The WBWE presents: Leona de Pasquale
Leona de Pasquale is taking part as a jury in the International bulk Wine Competition, the only competition in the entire world that supports the promotion, transparency, quality and prestige of great bulk wines, which are produced all over the world.
The International Bulk Wine Competition is taking place at the RAI of Amsterdam on November 25, one day before the start of the tenth edition of the WBWE.
On the 10th anniversary of the world’s biggest trade fair devoted to the bulk wine business, it is a privilege for us to have an expert such as Leona de Pasquale, who is a London based a London based Taiwanese freelance wine writer, translator, WSET Certified Educator and holder of WSET Level 4 Diploma. She has written and translated for Decanter Magazine (Chinese Edition in Taiwan) and Le Pan Magazine in Hong Kong. She is the European Correspondent for the most influential wine and spirits magazine in Taiwan (Wine & Spirits Digest) as well as the Wine Correspondent for The Vintage Magazine. Her translation works include some of the most authoritative wine books such as The World Atlas of Wine, American Wine and Natural Wine. She has also been working for major wine companies in London since 2012 and is currently with Berkmann Wine Cellars.
Today she answers for the WBWE to a series of questions about the present and future of the industry, which has evolved so much throughout the WBWE’s 10th years of existence.
What do you expect from your participation at the WBWE?
It is an honour for me to be invited to the 10th edition of WBWE and to judge at the IBWC. Through the participation, I hope I can keep up with the current market insights and new trends in the bulk wine market. I would also hope to taste many quality bulk wines from the emerging markets.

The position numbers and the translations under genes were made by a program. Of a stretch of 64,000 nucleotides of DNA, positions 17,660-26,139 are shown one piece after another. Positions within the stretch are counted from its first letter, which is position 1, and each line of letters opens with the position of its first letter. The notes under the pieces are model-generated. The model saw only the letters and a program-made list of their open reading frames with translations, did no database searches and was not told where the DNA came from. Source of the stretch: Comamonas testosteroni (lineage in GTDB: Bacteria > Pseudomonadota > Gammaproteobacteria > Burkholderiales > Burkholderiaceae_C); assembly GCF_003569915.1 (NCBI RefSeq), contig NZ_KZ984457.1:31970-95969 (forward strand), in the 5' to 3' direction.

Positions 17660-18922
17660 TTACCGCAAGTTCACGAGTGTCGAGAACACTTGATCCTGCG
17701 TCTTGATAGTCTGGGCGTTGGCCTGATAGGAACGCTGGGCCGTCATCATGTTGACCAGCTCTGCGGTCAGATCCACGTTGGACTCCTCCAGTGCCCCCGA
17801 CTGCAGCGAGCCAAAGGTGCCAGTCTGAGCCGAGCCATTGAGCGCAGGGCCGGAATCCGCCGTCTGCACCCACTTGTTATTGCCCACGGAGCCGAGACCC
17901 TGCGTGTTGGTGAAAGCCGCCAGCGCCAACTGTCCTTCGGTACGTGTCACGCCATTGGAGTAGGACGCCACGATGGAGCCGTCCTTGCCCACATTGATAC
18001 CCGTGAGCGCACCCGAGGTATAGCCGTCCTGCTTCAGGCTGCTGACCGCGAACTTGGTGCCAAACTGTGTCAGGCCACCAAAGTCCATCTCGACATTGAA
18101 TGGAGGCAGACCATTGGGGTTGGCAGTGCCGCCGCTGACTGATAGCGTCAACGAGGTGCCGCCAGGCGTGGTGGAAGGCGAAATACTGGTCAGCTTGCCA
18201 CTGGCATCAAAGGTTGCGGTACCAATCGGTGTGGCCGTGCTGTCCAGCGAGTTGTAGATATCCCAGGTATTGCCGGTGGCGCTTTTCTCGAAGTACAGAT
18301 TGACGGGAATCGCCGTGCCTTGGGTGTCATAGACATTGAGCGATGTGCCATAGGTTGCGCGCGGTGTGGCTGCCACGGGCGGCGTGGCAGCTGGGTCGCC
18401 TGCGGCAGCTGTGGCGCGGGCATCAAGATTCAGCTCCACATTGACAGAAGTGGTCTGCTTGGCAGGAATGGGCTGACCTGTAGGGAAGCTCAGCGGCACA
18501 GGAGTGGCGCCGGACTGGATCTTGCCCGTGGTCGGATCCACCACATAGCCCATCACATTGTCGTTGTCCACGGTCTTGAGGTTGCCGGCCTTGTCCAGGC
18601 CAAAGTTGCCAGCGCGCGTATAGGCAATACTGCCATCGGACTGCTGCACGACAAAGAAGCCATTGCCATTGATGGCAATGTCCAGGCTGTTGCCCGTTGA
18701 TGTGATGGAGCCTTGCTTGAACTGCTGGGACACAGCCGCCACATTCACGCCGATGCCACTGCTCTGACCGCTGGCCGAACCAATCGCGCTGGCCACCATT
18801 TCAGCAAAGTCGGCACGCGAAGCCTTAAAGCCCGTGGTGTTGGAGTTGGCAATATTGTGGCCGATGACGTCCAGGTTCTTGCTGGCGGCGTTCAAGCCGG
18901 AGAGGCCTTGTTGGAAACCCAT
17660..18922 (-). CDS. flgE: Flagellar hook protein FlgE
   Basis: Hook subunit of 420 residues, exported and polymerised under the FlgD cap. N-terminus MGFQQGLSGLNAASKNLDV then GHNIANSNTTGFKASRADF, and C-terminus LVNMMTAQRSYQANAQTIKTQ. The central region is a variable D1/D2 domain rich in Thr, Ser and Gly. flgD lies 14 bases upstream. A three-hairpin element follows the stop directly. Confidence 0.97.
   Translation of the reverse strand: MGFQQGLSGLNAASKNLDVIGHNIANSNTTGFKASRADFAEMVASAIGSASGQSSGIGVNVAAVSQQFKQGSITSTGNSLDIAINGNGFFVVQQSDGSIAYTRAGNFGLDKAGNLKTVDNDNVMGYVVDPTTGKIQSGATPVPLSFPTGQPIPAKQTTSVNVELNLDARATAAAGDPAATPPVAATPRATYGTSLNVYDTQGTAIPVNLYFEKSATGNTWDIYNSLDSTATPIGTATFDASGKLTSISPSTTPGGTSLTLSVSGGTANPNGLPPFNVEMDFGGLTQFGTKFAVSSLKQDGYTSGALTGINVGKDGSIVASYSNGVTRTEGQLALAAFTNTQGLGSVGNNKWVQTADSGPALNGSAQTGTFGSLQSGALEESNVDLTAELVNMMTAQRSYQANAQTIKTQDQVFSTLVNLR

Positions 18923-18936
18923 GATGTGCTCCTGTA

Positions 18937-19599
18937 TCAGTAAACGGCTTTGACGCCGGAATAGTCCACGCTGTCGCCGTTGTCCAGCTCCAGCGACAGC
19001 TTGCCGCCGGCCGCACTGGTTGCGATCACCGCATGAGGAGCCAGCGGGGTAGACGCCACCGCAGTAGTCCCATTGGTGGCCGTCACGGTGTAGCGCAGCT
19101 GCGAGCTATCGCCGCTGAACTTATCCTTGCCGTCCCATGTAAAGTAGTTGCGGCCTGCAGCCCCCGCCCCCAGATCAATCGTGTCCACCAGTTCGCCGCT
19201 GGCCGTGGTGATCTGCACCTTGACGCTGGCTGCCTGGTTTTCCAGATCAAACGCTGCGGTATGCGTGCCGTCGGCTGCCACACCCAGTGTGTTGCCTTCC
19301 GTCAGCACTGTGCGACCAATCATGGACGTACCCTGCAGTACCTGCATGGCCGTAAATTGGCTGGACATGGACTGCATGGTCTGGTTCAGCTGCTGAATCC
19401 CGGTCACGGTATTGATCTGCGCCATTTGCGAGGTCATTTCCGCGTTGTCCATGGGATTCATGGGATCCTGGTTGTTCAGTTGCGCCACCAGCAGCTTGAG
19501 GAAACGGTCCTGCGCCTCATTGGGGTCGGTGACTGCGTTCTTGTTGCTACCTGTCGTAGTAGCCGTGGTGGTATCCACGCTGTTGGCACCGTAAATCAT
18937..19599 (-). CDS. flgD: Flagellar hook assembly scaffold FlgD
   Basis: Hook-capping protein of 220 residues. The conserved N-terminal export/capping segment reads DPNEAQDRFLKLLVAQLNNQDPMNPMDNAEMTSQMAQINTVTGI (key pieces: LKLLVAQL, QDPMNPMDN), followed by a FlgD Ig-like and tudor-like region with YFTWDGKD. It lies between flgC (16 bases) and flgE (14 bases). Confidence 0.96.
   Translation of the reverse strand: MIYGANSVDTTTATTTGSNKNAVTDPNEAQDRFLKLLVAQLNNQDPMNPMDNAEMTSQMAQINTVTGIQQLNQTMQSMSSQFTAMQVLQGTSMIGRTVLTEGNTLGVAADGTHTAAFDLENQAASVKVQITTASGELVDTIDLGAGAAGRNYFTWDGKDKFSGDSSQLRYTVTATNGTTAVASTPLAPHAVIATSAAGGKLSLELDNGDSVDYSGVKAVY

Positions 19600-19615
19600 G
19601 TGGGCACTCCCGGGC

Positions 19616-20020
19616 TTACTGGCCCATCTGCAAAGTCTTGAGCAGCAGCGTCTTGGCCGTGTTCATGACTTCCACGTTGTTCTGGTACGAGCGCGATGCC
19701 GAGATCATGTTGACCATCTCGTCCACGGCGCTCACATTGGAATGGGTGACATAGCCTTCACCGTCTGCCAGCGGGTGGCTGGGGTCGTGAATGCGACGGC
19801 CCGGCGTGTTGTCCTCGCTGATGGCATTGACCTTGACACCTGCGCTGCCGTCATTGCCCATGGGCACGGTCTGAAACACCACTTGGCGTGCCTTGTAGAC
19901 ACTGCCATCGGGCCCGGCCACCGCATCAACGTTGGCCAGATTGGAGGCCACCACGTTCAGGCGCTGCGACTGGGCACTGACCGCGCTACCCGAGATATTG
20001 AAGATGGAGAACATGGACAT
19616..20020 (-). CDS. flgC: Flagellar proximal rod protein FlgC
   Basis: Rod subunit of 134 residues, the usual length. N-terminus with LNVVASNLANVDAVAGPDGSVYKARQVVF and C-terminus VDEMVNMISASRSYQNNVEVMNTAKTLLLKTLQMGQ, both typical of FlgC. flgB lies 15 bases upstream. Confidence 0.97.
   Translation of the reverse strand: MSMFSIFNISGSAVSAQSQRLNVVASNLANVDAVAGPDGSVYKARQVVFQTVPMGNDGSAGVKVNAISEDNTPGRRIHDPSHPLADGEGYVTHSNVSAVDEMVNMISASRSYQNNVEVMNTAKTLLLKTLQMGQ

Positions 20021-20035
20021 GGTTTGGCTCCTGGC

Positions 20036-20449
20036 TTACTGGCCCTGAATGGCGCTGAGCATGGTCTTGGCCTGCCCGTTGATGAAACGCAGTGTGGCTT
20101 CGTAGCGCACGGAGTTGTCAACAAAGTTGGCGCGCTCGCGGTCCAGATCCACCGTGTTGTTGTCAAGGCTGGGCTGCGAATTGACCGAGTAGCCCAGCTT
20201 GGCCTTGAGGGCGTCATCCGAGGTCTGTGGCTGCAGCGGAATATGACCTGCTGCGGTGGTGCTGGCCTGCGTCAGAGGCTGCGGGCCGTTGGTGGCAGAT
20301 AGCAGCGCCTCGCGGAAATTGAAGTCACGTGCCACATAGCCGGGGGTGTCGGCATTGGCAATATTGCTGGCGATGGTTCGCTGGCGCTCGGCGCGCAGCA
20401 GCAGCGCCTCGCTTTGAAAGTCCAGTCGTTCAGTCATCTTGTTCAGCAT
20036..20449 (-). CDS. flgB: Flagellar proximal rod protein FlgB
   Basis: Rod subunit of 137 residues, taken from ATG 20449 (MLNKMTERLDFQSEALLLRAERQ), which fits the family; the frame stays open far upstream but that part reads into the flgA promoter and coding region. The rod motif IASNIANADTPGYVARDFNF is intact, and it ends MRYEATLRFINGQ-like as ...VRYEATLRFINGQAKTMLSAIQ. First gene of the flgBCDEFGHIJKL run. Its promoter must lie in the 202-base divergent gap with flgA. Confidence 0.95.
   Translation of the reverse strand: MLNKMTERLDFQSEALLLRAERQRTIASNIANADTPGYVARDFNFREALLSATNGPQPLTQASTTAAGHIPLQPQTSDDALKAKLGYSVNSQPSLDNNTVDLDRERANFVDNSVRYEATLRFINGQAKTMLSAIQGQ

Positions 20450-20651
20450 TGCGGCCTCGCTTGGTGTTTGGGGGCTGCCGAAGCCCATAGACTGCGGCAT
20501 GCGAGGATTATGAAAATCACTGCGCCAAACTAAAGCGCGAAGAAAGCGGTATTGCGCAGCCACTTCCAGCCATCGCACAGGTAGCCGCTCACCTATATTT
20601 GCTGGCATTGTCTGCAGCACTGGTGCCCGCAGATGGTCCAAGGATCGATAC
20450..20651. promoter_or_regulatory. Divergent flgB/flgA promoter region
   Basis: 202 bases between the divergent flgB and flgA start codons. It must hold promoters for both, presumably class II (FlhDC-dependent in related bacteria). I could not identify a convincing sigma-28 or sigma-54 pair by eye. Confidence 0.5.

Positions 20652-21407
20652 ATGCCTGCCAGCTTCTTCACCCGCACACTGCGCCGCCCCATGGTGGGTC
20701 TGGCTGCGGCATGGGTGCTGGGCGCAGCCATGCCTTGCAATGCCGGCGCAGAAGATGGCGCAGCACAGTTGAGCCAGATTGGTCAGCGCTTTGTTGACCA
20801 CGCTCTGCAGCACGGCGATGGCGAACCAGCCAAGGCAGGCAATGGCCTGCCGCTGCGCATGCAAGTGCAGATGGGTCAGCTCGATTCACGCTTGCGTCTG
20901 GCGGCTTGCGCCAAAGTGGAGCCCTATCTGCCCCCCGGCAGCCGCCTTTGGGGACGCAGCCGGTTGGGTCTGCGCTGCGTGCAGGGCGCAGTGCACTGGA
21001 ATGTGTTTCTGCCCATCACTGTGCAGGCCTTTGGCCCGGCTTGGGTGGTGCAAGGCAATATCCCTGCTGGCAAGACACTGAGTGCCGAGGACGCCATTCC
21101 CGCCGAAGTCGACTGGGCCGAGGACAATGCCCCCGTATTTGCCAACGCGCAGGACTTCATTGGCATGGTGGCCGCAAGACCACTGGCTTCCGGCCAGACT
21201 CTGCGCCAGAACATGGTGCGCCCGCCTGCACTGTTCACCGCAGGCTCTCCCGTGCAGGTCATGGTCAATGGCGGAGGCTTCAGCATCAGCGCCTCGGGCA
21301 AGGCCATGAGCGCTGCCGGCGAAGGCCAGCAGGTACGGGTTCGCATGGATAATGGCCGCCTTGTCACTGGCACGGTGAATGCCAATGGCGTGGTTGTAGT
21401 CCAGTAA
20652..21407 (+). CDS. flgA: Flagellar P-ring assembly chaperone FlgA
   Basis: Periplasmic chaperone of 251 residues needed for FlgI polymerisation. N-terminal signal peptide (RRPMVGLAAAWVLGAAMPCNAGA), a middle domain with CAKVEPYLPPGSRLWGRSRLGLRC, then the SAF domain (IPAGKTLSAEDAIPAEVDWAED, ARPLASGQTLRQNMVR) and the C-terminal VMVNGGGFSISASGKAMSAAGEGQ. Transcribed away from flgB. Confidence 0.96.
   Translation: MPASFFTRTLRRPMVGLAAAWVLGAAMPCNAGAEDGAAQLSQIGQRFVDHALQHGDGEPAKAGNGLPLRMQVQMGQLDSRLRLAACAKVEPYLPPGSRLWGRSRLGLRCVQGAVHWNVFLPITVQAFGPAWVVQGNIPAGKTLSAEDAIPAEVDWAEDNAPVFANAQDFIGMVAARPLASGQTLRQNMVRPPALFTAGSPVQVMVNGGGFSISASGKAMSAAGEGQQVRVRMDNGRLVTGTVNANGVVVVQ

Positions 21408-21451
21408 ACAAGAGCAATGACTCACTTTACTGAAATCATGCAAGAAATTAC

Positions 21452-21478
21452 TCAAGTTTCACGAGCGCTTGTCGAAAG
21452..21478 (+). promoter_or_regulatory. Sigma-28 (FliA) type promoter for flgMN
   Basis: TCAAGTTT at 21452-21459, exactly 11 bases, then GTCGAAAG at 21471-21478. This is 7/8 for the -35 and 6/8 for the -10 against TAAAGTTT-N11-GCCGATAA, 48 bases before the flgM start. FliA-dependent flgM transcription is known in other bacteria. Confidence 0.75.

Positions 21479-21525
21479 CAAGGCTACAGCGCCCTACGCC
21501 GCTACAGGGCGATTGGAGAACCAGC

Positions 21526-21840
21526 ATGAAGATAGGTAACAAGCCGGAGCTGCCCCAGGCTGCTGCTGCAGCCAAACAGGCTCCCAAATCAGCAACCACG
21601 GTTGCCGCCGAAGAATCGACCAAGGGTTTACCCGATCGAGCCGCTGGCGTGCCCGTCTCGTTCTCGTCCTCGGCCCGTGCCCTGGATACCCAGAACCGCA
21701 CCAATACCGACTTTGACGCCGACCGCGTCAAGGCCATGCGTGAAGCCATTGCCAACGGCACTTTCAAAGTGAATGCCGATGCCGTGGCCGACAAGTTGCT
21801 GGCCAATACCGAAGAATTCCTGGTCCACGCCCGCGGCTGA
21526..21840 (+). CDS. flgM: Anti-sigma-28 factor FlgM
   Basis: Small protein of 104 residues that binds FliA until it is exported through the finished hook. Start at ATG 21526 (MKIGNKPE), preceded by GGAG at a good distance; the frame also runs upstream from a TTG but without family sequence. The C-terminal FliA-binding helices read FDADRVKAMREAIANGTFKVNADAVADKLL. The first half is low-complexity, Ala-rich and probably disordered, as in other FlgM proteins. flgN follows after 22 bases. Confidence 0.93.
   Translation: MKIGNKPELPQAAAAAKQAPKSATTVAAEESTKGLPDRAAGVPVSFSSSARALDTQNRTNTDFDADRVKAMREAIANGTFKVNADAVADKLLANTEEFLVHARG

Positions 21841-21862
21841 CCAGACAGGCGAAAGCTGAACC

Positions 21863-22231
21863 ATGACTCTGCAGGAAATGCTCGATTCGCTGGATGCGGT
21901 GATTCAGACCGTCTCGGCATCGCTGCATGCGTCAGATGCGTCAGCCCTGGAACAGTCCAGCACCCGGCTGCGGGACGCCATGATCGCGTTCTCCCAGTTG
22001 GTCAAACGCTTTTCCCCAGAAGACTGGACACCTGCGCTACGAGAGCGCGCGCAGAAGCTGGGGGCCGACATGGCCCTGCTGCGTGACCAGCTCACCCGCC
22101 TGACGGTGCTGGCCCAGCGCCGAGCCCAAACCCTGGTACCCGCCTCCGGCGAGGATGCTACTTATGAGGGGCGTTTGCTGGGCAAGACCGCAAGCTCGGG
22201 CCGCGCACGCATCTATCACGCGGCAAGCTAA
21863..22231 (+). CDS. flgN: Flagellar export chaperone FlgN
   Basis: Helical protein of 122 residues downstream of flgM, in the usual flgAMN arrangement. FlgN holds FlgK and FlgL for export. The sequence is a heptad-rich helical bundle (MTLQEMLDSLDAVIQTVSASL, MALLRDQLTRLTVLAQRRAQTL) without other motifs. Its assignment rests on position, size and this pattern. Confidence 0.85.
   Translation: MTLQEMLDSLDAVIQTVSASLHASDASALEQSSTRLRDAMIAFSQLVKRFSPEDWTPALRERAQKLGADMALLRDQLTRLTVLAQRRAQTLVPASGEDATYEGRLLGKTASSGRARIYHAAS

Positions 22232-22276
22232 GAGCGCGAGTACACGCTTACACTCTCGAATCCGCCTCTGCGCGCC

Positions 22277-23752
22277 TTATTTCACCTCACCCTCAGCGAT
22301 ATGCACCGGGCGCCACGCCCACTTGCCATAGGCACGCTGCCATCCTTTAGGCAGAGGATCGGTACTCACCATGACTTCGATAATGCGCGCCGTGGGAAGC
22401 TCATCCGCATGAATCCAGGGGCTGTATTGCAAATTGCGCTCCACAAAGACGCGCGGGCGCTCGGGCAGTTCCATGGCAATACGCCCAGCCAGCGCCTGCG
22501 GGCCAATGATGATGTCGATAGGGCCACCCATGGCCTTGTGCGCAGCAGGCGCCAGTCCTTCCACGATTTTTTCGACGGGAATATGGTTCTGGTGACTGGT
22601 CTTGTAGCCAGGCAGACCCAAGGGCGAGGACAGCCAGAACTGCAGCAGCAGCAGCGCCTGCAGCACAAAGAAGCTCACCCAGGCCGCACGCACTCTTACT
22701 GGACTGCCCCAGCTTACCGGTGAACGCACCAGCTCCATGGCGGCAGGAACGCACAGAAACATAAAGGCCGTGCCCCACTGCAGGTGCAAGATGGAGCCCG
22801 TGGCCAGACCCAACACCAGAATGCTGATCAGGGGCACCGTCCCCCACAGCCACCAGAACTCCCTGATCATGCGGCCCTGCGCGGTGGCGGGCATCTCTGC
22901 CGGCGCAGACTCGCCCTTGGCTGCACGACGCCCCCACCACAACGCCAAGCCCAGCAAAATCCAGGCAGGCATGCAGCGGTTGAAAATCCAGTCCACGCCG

- In your opinion, which are the most interesting wines at the moment? And where they are produced?
I always find it really exciting when I become aware that well-established wine regions are producing something new, be it new grape varieties or untraditional ways of making wine. In my opinion, being creative and innovative whilst maintaining quality is the key to success in this competitive market.
There are many examples that spring to mind:
Susumaniello in Puglia is one. It had been the workhorse grape variety for ages but now is playing an important role in some parts of Salento.
I am a big fan of Portuguese wines. The choice of their native grape varieties seems endless. Vinho de Talha (wines made in clay pots) in Alentejo interests me the most at the moment.
In the Far East, China is making more and more good quality wines and has been experimenting many different grape varieties, ie. Marselan with great results. Even Taiwan, where I am from, is making some international award winning wines now with grapes like Black Queen and Golden Muscat. The wine world is full of surprises!
- Which markets are currently showing the most promise for bulk wine imports?
I was asked to source some bulk wines for the Chinese market a couple of years ago and was shocked by the sheer monthly volume they were asking for. By looking at the market figures, I think no one can deny that China will play a key part as bulk wine importer in the years to come.
- How can producers better communicate the benefits of bulk to suppliers?
Cost effective, standardised quality and eco-friendly are the benefits of bulk wine to communicate in my opinion. Equally important is to ensure that new importers are well informed of how the wine is transported in order to minimise the worries of potential decline in quality due to the logistic.